Carbonate reservoirs usually consist of multiple units each with different degrees of layer-bound fracture density, height, length, and angular scatter. Some units may have finite fracture networks (FFNs), and some others may contain only isolated fractures. FFNs are islands of interconnected fractures within a sea of isolated fractures. The fracture volume can be estimated from the initial surge in production if a wellbore intersects only a single FFN. Combining with fracture density and aperture measurements from borehole images, FFN volume, drainage area, and other relevant attributes can be calculated. If, however, a slanted well intersects an unknown number of FFNs each in a different unit, it is not possible to estimate each FFN fracture volume from initial fracture production. Because the connectivity threshold for initiation of FFNs is not known or cannot be calculated, it is not possible to determine how many FFNs the borehole intersects. One way is to set an arbitrary threshold of fracture connectivity, 𝜆c.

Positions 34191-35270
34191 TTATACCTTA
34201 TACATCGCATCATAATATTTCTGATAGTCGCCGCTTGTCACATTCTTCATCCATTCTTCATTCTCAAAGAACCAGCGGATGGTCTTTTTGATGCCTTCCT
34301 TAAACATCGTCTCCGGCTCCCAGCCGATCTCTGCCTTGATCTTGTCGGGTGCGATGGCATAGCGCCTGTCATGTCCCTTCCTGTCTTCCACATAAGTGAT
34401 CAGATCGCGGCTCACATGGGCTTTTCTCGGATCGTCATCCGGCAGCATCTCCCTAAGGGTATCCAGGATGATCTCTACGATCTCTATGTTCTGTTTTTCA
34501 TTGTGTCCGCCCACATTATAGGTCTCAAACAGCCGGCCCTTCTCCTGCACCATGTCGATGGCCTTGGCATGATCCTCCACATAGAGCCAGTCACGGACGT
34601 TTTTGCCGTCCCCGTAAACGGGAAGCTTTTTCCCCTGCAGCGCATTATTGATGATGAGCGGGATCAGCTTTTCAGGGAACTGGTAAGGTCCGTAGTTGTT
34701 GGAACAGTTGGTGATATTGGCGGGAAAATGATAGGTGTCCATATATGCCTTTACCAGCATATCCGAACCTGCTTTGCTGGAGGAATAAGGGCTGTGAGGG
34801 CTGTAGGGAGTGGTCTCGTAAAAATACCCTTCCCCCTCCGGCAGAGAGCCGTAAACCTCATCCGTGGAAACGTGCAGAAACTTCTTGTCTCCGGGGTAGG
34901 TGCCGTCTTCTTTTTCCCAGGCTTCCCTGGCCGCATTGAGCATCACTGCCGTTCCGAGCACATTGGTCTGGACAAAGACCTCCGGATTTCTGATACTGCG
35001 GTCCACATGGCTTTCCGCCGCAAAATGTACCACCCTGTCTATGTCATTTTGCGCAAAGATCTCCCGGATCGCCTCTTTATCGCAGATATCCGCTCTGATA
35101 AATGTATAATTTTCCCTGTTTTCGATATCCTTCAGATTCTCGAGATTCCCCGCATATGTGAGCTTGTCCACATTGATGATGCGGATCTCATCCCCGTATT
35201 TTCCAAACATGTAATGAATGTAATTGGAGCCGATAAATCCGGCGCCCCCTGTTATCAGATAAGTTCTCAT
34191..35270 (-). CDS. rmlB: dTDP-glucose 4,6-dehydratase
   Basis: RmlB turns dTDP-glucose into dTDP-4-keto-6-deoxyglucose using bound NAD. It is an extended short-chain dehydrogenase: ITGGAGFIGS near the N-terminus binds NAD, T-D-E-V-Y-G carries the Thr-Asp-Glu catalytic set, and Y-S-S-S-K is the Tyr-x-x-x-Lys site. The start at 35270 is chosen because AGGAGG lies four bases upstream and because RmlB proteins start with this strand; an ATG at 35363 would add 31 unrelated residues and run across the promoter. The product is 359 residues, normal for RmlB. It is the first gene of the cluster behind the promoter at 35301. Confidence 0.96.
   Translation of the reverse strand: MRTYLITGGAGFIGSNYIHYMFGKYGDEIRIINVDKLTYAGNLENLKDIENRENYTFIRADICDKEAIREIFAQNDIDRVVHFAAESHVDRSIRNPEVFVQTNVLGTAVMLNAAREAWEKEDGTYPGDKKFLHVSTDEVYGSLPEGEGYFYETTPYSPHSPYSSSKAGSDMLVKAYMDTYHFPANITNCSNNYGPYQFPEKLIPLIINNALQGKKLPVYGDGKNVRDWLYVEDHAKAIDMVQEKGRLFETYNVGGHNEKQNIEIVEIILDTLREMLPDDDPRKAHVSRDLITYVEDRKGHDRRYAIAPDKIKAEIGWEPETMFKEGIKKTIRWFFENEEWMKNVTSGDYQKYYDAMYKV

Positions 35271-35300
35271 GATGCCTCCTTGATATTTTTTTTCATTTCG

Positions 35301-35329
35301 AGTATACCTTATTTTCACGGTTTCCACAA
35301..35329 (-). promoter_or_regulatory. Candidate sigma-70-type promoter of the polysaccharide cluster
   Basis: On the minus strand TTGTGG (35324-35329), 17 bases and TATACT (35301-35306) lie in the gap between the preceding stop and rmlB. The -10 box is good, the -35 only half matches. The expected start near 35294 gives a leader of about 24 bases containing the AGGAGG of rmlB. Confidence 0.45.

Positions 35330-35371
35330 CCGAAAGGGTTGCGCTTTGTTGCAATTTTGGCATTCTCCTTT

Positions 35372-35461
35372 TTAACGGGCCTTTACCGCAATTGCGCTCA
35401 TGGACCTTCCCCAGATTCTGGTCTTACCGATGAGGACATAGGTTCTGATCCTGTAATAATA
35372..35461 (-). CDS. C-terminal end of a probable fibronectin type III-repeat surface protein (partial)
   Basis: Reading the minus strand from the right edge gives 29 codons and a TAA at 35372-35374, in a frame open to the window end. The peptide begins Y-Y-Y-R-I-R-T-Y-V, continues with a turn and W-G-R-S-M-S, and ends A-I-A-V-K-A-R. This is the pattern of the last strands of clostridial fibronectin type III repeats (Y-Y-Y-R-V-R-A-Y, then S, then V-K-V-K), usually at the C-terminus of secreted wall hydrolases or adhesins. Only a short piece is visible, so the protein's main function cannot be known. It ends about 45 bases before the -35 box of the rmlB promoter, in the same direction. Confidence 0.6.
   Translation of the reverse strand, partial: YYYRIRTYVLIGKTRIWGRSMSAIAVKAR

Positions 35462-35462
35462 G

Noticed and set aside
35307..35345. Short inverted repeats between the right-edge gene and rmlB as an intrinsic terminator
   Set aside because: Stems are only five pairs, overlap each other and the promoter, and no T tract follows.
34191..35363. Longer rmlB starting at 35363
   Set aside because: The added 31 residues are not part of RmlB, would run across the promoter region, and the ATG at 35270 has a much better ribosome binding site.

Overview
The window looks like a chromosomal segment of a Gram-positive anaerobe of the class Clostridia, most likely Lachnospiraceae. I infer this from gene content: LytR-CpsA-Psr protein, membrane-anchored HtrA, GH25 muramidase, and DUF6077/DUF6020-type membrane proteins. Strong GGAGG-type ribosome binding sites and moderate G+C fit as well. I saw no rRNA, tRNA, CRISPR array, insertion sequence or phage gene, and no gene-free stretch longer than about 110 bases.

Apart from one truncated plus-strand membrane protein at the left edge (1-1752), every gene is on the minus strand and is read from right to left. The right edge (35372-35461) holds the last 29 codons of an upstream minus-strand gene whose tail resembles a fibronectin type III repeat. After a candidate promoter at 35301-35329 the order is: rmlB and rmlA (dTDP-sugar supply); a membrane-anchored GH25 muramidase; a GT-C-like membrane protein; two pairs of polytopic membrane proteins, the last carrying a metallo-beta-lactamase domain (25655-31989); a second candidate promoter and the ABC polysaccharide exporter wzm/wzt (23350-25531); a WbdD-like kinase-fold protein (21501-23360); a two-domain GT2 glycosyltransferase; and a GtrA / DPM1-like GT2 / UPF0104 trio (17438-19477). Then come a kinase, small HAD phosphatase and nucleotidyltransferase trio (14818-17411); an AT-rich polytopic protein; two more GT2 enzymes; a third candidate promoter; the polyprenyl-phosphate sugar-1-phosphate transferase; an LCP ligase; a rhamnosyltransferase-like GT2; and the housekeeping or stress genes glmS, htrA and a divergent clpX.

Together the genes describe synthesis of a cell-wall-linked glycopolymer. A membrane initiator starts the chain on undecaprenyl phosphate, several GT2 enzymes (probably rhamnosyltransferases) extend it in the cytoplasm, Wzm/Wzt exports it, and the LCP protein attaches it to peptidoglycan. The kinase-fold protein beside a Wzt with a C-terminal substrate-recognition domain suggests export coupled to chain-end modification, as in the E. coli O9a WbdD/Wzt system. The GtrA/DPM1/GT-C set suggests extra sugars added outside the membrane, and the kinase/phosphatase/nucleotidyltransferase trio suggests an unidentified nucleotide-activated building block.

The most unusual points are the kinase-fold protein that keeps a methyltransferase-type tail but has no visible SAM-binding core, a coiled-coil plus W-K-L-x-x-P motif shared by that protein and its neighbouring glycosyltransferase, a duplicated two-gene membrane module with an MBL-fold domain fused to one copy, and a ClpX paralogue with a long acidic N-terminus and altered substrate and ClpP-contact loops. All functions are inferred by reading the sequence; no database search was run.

Based on this initial value, a fracture-flow model can be generated and adjusted until the inferred rate time and cumulative time curves converge to observed values. The adjustment is accomplished by changing the number of FFNs using different connectivity threshold 𝜆c and estimating their size by modifying unknown or uncertain parameters such as fracture aperture. The final model yields the mostly likely number and size of all FFNs and provides an approximate forecast for future production performance.
The ability to match production performance without taking pressure into consideration shows that rate decrease in fractured reservoirs with FFNs is not only related to pressure drawdown but also, perhaps more importantly, to depletion of FFNs starting from the smallest size or the one with highest drainage efficiency.
One drawback of the method is that different numbers of FFNs may have similar inferred production performance and cumulative production. This is an inevitable drawback inherent in most models that must rely on multiple uncertain or unknown parameters. The only way to decrease the range of possible solutions is to decrease the uncertainties in the underlying input parameters. In any case, alternative results may be presented as a range of possible solutions.